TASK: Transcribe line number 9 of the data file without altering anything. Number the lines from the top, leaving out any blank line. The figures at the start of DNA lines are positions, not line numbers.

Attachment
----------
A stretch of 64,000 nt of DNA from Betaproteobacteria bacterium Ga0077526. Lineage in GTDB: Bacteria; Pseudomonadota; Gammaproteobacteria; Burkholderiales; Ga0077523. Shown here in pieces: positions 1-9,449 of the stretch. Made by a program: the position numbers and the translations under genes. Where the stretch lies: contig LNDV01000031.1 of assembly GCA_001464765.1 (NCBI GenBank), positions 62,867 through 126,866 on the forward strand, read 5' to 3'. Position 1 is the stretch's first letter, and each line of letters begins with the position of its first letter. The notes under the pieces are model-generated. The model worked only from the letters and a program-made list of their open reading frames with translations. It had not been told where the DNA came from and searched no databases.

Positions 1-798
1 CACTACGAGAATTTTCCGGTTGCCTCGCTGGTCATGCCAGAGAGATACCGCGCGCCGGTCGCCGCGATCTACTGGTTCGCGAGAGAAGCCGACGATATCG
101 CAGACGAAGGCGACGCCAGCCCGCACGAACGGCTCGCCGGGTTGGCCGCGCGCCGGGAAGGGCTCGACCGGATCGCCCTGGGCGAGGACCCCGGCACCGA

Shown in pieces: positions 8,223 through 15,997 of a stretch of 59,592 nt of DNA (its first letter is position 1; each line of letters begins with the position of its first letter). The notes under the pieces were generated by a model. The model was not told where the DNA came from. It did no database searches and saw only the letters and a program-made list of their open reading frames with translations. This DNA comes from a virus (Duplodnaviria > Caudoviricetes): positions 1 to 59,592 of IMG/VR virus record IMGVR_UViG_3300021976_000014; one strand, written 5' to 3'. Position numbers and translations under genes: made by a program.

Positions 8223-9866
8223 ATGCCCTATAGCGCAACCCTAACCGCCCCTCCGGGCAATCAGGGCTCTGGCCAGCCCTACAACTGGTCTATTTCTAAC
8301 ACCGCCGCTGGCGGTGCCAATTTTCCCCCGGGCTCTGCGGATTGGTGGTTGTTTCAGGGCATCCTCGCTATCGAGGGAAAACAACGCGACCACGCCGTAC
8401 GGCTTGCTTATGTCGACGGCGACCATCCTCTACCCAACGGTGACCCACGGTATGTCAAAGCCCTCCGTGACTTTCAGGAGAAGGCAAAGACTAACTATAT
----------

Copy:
8401 GGCTTGCTTATGTCGACGGCGACCATCCTCTACCCAACGGTGACCCACGGTATGTCAAAGCCCTCCGTGACTTTCAGGAGAAGGCAAAGACTAACTATAT